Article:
Handke's antics are unfathomable to me. We'll never know his personal motivation behind his support for Milosovic, but regardless of that, he was well aware of the impact that his presence at the funeral would have and as such it should be read as a political statement. I wonder what his position on Ratko Mladic is, i dread to think.

On the flip side if Handke had turned up with a eulogy at Reagan's state funeral and placed a rose on his coffin, I wonder if the Comedie Francaise would still have wiped him from 'le repertoire'. Given Reagan's support of the contras in the Nicaragua Vs. US case...

My point is, to what extent can a playwright be an overt supporter of a political regime as controversial as the Serbian or the US governments? Unless you're perceived as being in the 'right camp' you are likely to be supressed. The 'right camp' is framed by world media, which in turn is framed by government propaganda, powerful lobbies and corporations. To be a supporter of Saddam or George could, on one level, amount to the same thing. But in terms of public opinion, and this is what the Comedie Francaise is afraid of, the two leaders are literally worlds apart.

p.s. I love your blog and I'm never disappointed by what I read here.

Alison Croggon said...

Hi Andrew - thanks for your nice comment!

I think that we have to make a distinction, however arbitrary it might seem in some cases, between an artist and his or her work. McCarthyism decimated American cultural life by persecuting anyone whose private political opinions did not accord with the right "side". In this case, no one is arguing the play's artistic merit, or that the play promulgates racism or anything of the sort; the focus is wholly on its author's political stance. And this I think is extremely troubling, and sets a very bad precedent.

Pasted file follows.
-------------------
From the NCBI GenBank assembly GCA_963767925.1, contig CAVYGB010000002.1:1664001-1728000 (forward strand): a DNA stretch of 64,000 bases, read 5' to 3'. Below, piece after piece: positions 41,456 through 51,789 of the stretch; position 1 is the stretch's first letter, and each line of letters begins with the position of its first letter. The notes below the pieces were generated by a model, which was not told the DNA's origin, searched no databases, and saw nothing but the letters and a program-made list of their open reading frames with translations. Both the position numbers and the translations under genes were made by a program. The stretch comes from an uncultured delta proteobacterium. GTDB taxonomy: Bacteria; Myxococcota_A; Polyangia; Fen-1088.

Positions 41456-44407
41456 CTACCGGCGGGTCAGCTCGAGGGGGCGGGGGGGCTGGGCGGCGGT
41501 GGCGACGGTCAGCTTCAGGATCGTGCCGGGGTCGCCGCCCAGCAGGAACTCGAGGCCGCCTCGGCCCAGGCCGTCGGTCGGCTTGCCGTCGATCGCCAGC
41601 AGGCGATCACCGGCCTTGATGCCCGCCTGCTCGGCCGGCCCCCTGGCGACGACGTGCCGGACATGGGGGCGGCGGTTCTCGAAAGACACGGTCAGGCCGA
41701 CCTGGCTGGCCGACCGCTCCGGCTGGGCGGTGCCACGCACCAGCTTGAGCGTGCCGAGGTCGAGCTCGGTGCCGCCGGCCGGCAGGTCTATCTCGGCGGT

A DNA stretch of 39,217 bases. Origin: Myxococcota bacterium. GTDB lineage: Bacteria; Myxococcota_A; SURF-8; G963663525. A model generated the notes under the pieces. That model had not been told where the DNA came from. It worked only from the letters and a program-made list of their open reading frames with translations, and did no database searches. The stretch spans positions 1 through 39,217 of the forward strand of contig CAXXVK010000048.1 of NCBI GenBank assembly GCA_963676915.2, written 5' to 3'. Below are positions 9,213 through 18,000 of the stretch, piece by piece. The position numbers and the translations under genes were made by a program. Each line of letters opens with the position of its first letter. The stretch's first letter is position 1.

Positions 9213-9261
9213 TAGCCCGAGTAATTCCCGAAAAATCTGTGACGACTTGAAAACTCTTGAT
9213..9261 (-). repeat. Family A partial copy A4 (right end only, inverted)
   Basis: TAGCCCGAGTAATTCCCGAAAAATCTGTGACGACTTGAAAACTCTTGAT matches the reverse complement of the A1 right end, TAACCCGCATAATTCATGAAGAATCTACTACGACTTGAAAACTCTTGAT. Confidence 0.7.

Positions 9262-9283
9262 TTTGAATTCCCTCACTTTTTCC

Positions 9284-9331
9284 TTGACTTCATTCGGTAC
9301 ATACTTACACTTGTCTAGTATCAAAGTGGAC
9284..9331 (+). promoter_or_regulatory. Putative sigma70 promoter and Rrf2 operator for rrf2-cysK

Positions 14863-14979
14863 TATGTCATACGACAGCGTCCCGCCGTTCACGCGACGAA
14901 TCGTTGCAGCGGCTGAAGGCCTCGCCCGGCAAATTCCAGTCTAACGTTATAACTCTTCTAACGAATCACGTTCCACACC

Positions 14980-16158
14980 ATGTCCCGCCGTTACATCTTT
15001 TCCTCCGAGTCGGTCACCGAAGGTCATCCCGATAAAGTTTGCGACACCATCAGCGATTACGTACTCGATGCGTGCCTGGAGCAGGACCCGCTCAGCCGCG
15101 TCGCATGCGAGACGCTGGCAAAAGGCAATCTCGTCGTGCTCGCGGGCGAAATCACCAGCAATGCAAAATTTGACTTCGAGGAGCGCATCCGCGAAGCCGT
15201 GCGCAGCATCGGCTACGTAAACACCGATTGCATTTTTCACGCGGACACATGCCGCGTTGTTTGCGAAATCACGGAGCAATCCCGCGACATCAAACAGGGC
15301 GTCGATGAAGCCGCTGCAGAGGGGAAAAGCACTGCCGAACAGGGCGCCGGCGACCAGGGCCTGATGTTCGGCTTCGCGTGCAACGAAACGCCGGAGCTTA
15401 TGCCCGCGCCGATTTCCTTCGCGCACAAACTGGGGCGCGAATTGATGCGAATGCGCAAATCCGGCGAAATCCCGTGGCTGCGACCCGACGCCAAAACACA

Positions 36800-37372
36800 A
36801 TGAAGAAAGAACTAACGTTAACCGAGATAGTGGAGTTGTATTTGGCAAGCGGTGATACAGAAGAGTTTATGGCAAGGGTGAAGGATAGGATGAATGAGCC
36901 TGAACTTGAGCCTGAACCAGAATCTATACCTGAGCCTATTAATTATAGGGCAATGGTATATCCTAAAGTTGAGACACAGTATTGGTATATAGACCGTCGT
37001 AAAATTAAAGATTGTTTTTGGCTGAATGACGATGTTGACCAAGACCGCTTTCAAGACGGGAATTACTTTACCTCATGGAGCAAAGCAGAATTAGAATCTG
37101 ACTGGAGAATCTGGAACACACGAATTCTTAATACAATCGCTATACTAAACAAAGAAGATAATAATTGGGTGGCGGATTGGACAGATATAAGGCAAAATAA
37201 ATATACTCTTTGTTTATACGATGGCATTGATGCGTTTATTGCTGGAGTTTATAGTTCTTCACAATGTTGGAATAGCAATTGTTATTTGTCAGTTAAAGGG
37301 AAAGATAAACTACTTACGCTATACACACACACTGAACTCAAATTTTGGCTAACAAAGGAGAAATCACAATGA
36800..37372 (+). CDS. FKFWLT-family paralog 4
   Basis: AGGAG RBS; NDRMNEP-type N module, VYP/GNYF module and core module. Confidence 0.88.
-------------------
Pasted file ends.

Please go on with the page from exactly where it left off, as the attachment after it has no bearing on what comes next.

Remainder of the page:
Andrew Eglinton said...

Alison,

I agree with your point. I'd just like to add, that I can also see where Bonzonnet is coming from, misinformed by Valentini's diatribe though he was, he was trying to save his behind. Arguably though, no matter what his decision had been, it would have caused controversy either way. The real issue behind this whole affair is the Nouvel Observateur allowing Ruth Valentini to publish a misinformed article. The irony is that she states Handke as a revisionist...

That Valentini may have strong views against Handke's political orientation is completely acceptable, but to distort the reality of an event then publish it, knowing full well that it would lead to some sort of scandalous/speculative eruption is not.

Freedom of expression must be upheld at all costs if we are to believe in just one iota of a functioning democracy, but that does not justify the publication of 'lies' - that is - if Handke is telling the truth of course. So we are back to the flogged horse of an idea of what is the limit of free speech? The fact that it is often held up to the magnifying glass for public and political scrutiny (Dutch cartoons, Behzti, Rachel Corrie etc etc) is perhaps sign of a healthy system. Were it not for these sporadic checks to the balance, we would not know what free speech meant.